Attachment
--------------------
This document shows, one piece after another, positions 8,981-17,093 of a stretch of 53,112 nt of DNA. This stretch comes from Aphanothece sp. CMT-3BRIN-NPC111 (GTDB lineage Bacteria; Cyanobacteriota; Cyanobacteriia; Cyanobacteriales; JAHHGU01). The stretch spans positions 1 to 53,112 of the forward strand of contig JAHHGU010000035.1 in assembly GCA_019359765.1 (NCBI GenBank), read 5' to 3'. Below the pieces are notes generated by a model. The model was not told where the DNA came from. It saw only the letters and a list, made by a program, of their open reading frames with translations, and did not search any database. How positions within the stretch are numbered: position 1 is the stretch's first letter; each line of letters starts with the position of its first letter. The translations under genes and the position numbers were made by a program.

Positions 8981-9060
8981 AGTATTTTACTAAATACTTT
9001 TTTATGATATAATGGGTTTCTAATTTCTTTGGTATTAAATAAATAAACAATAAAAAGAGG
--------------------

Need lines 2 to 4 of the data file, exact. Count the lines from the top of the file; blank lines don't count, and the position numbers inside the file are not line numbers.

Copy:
Positions 8981-9060
8981 AGTATTTTACTAAATACTTT
9001 TTTATGATATAATGGGTTTCTAATTTCTTTGGTATTAAATAAATAAACAATAAAAAGAGG